Glen Aulin through Cold Canyon
June 27 – 29, 2012
Total distance: 26 miles
Chris and I drove to Yosemite National Park for a backpacking trip. The trip had been planned for months, and we were excited to see Waterwheel Falls and venture into the Grand Canyon of the Tuolumne River.
Beginning at Tuolumne Meadows, we set out on the six mile walk to the Glen Aulin area where we’d camp for the night.
We walked quietly, lost in our own thoughts. Lavender daises and pink mountain pride adorned the trail.
When I glanced up from the rocky path, I saw a sign that said Waterwheel Falls and thought we were walking in that direction.
We sat by the fire that evening and planned out the next day. At night, we slept under the bright waxing moon set against a backdrop of twinkling stars.
In the morning, we bear-proofed the camp and left, pack-free, ready to take in the beauty of the high country.
Waterwheel Falls was approximately three miles away. We thought we’d get back to camp in time for lunch and a nap. Chris was happy with a short jaunt since he’s not crazy about hiking.
The trail was relatively easy. It rose gently through a lodgepole forest then opened up into a long, beautiful meadow where hundreds of Lemmon’s paintbrush grew.
By the time we reached the meadow we were parched. There was a seasonal stream winding its way through so we stopped and had a drink.
At this point we began wondering, Where is the Tuolumne River? Also, it was strange not to see any day-hikers. And it seemed like we had walked longer than three miles. Should we turn around, I wondered. The trail marker I saw the night before couldn’t be wrong (three miles to Waterwheel Falls), so we continued walking.
We re-entered the forest at the other end of the meadow. Broken trees, limbs, and branches littered the path making it a difficult obstacle course to traverse. We came upon another seasonal creek and rested there while deciding what to do next.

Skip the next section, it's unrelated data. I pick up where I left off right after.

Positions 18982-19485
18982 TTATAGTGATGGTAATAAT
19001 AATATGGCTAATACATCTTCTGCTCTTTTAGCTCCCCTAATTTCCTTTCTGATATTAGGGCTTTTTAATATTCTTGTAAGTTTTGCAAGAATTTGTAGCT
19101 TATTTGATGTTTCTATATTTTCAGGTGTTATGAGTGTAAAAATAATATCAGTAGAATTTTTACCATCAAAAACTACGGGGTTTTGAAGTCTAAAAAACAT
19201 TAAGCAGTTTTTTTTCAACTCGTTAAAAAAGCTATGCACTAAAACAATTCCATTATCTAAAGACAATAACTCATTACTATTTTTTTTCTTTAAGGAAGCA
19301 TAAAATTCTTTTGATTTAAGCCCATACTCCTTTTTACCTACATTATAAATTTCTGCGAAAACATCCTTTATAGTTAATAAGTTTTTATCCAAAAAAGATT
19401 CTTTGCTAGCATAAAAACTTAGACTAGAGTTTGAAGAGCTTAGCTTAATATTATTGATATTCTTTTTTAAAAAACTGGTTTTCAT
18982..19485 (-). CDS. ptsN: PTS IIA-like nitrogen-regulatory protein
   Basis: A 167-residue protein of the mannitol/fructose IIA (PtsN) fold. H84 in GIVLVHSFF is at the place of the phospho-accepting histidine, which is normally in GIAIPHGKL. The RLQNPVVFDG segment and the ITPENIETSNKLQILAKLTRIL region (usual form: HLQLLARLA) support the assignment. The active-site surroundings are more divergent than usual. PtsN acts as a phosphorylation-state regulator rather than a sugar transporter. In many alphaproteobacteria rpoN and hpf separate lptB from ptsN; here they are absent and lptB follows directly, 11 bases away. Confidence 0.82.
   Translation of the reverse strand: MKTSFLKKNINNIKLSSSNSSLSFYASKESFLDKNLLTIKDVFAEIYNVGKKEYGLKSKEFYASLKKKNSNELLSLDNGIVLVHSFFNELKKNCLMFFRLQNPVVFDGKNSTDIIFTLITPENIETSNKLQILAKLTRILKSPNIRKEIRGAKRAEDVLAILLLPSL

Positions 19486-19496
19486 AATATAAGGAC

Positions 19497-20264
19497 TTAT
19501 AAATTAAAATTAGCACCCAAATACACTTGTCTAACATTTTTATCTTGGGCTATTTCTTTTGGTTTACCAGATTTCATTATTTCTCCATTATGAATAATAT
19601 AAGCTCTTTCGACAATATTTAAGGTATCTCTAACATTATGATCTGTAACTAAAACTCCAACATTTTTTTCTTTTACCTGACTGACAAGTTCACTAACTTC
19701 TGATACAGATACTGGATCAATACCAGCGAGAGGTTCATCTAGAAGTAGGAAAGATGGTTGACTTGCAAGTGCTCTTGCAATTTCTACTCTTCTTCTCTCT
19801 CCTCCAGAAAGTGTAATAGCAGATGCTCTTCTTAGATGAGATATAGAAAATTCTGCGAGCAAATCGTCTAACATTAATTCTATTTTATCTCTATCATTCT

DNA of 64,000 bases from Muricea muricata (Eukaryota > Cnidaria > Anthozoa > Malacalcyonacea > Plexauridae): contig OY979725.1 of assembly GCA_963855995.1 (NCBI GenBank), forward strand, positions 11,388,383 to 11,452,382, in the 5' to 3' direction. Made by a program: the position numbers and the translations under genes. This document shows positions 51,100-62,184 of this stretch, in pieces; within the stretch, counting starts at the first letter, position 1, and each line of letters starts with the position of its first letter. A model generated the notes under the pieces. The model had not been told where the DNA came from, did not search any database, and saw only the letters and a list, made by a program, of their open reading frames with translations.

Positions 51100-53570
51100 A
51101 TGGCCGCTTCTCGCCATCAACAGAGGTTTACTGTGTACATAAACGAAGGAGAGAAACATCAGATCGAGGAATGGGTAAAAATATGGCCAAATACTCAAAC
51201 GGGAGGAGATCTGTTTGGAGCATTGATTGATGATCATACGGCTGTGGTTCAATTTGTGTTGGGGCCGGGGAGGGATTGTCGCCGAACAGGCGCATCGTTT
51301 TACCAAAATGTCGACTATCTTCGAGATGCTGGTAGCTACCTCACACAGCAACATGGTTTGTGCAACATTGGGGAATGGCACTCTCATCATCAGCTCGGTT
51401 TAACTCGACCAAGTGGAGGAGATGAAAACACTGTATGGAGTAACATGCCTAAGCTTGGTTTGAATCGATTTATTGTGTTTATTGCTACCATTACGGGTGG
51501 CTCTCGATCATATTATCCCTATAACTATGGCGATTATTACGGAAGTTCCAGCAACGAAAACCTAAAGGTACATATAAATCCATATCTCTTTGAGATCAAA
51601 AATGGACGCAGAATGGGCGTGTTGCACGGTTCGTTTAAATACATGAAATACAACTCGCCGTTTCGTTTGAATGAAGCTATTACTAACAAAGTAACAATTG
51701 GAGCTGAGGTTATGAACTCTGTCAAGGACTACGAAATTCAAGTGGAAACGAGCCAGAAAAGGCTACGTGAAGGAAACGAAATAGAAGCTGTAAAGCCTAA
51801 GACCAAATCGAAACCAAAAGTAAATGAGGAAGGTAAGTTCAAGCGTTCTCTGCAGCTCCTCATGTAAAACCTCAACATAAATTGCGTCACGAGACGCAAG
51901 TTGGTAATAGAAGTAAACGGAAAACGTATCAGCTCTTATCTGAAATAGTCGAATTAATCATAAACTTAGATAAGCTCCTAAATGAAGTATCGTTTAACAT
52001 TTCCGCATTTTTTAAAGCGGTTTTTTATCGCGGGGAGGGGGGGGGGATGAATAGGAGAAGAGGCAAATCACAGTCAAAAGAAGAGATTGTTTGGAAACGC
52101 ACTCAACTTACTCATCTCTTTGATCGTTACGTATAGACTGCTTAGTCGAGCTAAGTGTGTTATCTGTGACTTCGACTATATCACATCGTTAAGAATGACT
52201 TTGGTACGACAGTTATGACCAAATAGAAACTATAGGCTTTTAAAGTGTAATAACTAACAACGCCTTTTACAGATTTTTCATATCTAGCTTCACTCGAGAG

It was mid-afternoon. There would be no noon victuals back at camp, just a shared Clif Bar there on the rocks by the babbling creek. Something was awry, and the question still remained: Should we continue on?
We continued walking until we came to junction and three trail signs: Virginia Canyon on the Pacific Crest Trail–1 mile ahead; McCabe Lake–2 miles southwest; and Glen Aulin (from where we came)–7 miles! What?
Chris has a sixth sense about these things. He knew from the time we stopped at the meadow that we were on the wrong trail and should have turned around. I didn’t want to give up so we continued on. He asked me if I knew the fable of the Scorpion and the Frog. He called me the scorpion because I’m a hiker and it’s my “nature” to hike, and he was the frog because he willingly came along against his better judgement.
“A scorpion asks a frog to carry him across a river. The frog is afraid of being stung during the trip, but the scorpion argues that if it stung the frog, the frog would sink and the scorpion would drown. The frog agrees and begins carrying the scorpion, but midway across the river the scorpion does indeed sting the frog, dooming them both. When asked why, the scorpion points out that this is its nature.”
We had mistakenly taken the Pacific Crest Trail through Cold Canyon instead of the trail to the Grand Canyon of the Tuolumne River. Though we had a map, it was back at camp inside the tent.
That evening as we rested by the fire, we talked about staying another day and walking to Waterwheel Falls. We decided to do it another time.
Although we didn’t reach our planned destination, we were not disappointed. We enjoyed the time we spent together in the scenic wilderness and hope to make it to Waterwheel and the Grand Canyon of the Tuolumne River someday soon.